Culture Crash: The Killing of the Creative Class
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Change is no stranger to us in the twenty-first century. We must constantly adjust to an evolving world, to transformation and innovation. But for many thousands of creative artists, a torrent of recent changes has made it all but impossible to earn a living. A persistent economic recession, social shifts, and technological change have combined to put our artists—from graphic designers to indie-rock musicians, from architects to booksellers—out of work. This important book looks deeply and broadly into the roots of the crisis of the creative class in America and tells us why it matters.
Scott Timberg considers the human cost as well as the unintended consequences of shuttered record stores, decimated newspapers, music piracy, and a general attitude of indifference. He identifies social tensions and contradictions—most concerning the artist’s place in society—that have plunged the creative class into a fight for survival. Timberg shows how America’s now-collapsing middlebrow culture—a culture once derided by intellectuals like Dwight Macdonald—appears, from today’s vantage point, to have been at least a Silver Age. Timberg’s reporting is essential reading for anyone who works in the world of culture, knows someone who does, or cares about the work creative artists produce.
breaks with his peers who see today’s difficulties as similar to transitions like the Industrial Revolution that ultimately created more jobs than they destroyed. “We’re talking about a new reality,” he says. “When you don’t need people for their muscle power, or for their communication abilities, or for their pattern recognition, an entrepreneur, someone wanting to start a company, looks around and says, ‘Remind me what I need human labor for?’ The pool of things that’s uniquely human is
develop a project, but they feel compelled to find a job with health care. People stay in jobs they don’t like because they’re terrified to leave. I know from my own experience of being a freelancer, medical coverage is staggeringly expensive. Throw in a partner and a child, and it becomes extremely daunting. What should be an exciting way to pursue one’s career becomes fraught with peril.” The Patient Protection and Affordable Care Act was developed and passed into law in part because of the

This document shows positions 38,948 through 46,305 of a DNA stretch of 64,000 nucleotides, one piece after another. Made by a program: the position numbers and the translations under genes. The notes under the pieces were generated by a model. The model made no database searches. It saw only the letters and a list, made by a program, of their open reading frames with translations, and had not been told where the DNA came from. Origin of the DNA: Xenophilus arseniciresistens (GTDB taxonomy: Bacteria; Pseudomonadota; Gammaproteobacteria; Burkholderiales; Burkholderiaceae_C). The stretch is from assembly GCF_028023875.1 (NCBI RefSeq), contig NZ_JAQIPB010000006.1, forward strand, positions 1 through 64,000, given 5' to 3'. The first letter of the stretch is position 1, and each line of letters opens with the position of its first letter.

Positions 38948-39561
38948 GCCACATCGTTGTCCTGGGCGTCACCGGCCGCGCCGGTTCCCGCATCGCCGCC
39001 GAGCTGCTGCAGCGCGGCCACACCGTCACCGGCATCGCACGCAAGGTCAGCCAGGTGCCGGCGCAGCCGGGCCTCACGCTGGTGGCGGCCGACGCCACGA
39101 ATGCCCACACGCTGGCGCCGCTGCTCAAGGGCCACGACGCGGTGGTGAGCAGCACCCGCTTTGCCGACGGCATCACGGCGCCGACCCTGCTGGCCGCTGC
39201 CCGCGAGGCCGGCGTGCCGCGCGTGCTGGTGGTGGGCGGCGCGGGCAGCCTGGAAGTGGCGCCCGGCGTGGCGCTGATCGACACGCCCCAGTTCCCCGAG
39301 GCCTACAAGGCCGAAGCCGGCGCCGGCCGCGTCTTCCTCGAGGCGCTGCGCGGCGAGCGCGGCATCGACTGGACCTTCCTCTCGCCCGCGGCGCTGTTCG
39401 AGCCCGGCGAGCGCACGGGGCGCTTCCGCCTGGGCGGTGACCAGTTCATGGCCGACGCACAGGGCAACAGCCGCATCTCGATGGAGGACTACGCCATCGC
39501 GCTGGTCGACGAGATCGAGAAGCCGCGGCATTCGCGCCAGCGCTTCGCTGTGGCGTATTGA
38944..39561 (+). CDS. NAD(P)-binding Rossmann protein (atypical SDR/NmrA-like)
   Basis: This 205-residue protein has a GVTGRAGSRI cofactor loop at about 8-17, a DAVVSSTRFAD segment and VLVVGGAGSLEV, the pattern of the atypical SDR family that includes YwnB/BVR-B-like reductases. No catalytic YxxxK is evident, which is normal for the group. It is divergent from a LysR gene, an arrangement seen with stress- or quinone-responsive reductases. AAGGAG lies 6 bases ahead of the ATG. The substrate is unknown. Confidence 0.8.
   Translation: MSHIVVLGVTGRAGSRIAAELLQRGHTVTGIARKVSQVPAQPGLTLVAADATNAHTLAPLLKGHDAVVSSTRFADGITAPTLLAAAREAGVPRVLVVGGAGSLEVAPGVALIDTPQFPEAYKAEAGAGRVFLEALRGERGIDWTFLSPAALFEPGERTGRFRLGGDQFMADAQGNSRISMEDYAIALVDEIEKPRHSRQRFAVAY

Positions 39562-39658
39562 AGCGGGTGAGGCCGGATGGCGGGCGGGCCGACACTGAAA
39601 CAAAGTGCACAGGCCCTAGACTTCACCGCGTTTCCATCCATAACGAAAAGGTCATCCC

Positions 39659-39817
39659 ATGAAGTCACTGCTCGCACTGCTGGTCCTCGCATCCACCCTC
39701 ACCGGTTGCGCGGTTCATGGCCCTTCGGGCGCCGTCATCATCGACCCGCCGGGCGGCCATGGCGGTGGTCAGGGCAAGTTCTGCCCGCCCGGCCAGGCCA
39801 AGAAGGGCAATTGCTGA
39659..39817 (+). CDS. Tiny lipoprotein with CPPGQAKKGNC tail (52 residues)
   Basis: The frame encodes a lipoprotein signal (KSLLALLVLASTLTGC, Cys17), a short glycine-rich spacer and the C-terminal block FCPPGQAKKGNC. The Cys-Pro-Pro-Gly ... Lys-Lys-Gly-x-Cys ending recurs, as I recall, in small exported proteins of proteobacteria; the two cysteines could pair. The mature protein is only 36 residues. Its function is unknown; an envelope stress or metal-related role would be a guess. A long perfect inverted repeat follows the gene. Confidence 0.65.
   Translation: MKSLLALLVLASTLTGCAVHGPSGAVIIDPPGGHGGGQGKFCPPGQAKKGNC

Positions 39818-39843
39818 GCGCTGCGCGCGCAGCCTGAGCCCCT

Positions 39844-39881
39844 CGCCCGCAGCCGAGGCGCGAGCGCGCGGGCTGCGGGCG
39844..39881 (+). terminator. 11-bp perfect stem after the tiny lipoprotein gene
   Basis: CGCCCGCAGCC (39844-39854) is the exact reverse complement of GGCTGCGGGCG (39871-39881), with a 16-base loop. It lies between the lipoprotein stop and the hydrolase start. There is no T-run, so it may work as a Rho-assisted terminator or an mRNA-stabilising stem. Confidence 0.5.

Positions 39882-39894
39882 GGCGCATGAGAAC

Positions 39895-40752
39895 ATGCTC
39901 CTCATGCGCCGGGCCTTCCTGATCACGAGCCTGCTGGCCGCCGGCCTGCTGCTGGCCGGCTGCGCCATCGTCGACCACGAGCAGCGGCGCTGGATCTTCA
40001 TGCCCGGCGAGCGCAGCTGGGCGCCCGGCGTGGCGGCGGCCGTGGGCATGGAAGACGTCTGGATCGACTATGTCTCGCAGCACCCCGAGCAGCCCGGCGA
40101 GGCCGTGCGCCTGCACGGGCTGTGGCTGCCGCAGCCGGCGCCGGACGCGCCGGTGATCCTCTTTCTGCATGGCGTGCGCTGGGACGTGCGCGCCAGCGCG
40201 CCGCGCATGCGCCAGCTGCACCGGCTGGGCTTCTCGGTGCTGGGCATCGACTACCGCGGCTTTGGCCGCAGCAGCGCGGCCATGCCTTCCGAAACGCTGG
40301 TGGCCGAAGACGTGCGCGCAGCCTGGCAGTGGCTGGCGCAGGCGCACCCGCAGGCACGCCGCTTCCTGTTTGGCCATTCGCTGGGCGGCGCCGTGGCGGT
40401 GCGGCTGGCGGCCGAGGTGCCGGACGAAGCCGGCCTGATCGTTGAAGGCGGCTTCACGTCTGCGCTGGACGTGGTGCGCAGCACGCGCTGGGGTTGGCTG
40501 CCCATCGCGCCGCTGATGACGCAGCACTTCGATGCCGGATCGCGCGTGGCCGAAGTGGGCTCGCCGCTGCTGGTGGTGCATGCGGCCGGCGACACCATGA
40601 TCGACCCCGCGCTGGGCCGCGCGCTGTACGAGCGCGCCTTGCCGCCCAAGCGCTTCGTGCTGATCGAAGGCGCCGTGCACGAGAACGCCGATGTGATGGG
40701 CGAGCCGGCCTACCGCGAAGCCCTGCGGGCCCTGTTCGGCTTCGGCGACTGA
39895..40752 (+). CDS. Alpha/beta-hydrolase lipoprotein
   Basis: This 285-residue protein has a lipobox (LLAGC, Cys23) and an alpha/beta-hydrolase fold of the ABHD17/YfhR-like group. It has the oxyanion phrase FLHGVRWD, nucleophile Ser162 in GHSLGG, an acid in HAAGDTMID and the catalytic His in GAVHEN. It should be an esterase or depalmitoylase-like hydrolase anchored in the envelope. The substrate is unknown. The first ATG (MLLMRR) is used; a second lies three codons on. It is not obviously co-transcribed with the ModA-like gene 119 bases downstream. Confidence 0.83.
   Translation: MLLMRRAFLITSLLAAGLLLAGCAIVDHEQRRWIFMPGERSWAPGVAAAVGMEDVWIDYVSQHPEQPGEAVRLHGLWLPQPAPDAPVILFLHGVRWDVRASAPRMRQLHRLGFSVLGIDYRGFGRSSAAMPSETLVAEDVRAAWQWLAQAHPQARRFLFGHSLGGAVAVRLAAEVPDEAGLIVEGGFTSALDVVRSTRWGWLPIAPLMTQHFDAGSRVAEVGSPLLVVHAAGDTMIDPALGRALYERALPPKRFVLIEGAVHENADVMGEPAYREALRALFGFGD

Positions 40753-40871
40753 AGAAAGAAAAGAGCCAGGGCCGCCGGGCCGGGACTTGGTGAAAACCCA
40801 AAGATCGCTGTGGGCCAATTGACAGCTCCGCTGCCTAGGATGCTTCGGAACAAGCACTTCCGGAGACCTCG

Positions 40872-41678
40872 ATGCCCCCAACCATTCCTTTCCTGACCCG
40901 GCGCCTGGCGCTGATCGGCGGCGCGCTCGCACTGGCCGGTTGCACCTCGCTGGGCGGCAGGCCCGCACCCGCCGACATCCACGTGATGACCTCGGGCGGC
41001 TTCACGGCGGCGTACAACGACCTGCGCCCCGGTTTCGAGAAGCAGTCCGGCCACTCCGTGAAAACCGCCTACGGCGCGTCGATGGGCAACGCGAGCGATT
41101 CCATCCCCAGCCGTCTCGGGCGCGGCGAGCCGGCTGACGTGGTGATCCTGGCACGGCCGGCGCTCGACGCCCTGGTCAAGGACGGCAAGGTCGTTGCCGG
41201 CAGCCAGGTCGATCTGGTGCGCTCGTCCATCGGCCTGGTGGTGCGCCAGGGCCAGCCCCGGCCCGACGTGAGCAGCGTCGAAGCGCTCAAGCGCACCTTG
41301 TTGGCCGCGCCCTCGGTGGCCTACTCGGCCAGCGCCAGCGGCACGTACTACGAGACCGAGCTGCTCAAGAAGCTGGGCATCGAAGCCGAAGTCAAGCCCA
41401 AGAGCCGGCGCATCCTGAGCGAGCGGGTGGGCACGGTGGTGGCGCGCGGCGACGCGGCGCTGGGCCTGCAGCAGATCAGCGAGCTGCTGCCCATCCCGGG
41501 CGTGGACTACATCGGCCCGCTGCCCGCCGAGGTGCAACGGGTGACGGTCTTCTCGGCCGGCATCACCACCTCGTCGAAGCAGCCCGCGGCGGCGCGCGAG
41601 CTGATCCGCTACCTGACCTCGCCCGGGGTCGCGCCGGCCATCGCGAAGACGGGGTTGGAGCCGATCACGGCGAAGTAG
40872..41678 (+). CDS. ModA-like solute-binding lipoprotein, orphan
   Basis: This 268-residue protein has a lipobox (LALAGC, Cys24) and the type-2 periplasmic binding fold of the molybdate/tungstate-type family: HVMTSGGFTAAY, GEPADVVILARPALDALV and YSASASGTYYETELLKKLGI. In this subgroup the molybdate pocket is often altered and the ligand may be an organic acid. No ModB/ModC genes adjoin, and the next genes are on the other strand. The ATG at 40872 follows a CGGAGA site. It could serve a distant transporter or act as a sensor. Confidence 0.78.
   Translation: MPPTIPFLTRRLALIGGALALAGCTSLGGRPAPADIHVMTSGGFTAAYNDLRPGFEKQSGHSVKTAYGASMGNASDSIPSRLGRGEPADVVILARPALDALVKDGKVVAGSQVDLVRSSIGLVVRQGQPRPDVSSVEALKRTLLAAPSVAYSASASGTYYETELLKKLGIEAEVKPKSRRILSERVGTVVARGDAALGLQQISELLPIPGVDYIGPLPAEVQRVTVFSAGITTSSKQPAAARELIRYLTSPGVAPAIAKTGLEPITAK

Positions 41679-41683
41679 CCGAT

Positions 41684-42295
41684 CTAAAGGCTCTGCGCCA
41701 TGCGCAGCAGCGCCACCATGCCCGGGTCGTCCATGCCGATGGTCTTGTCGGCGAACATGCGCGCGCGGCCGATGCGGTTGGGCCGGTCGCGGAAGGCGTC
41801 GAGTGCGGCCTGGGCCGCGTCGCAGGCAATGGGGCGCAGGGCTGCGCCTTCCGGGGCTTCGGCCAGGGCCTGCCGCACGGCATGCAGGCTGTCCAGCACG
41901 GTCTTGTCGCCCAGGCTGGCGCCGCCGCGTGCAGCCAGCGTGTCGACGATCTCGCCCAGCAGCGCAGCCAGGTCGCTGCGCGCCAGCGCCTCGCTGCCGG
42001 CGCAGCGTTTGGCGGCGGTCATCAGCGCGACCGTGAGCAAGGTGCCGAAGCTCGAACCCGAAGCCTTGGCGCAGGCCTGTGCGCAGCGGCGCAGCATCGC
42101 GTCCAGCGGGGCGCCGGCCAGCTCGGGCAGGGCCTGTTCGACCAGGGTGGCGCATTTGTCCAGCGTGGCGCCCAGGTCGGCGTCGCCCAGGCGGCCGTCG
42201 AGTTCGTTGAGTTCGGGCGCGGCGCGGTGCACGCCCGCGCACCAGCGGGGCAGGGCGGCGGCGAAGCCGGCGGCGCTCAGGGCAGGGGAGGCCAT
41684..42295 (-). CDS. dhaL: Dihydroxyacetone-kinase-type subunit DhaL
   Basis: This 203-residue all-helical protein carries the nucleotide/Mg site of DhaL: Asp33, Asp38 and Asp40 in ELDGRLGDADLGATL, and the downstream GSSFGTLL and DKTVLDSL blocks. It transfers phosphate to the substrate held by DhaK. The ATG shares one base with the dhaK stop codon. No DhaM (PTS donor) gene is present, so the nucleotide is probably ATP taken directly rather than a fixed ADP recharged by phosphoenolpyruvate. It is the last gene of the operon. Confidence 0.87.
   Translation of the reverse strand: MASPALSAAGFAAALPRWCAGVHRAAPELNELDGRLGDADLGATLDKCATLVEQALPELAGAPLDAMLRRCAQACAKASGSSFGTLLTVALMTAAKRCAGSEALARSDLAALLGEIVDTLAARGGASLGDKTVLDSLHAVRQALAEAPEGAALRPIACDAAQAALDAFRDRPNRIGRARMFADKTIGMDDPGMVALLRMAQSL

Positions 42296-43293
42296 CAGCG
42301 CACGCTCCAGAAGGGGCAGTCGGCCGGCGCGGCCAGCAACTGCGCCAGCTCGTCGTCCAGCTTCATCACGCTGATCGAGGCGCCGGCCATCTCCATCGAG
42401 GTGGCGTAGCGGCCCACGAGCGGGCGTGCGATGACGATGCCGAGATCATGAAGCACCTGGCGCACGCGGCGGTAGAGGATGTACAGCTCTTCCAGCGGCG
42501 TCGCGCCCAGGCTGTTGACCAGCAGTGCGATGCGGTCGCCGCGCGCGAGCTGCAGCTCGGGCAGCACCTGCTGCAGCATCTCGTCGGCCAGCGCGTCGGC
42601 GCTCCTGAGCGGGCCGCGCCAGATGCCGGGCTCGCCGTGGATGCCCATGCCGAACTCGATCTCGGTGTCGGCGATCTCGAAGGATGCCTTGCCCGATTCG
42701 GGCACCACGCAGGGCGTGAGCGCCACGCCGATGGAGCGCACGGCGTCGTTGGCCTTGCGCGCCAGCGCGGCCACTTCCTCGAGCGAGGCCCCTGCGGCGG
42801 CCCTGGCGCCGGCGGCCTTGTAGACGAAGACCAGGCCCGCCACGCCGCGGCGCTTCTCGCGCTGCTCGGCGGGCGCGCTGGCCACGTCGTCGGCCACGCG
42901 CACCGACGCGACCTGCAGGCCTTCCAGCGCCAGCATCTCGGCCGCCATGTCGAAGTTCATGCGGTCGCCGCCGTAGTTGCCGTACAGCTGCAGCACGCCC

their musicians), driving a hundred miles each way for four rehearsals and two concerts a month. “I just do a lot of driving, like every freelancer I know,” she said. Every week students come to her apartment for lessons. The economy—and the loss of audience and donors—mean her work is down by about a third. “There’s more and more time between jobs.” It’s even tougher, she noted, for people who rely on the movie studios. “Even before the economy went down, studios started doing more outside
apostles of corporate synergy would find ways to bring their bands coverage in the publications they own. But the leading rock-criticism website, Pitchfork, surrendered its integrity after a “strategic partnership” with Fader Media and Cornerstone Promotions, lifestyle-marketing firms that generate cool branding for Pepsi, Levi’s, and Reebok. Pitchfork’s new section, journalist Chris Ruen writes, has become “a surreptitious space for Cornerstone to promote its projects while enjoying Pitchfork’s
the United States Senate is here: www.reclaimthemedia.org/index.php?q=journalistic_practice/wire_creator_david_simon_testi0719. Simon wrote about the parallels and differences between newspapers and cable television in a Columbia Journalism Review essay, “Build the Wall,” July 21, 2009 (www.cjr.org/feature/build_the_wall_1.php?page=all). Chrystia Freeland’s Plutocrats (Penguin, 2012) served as useful background for this chapter and others. Daniel Boorstin’s The Image (Vintage, 1992) is a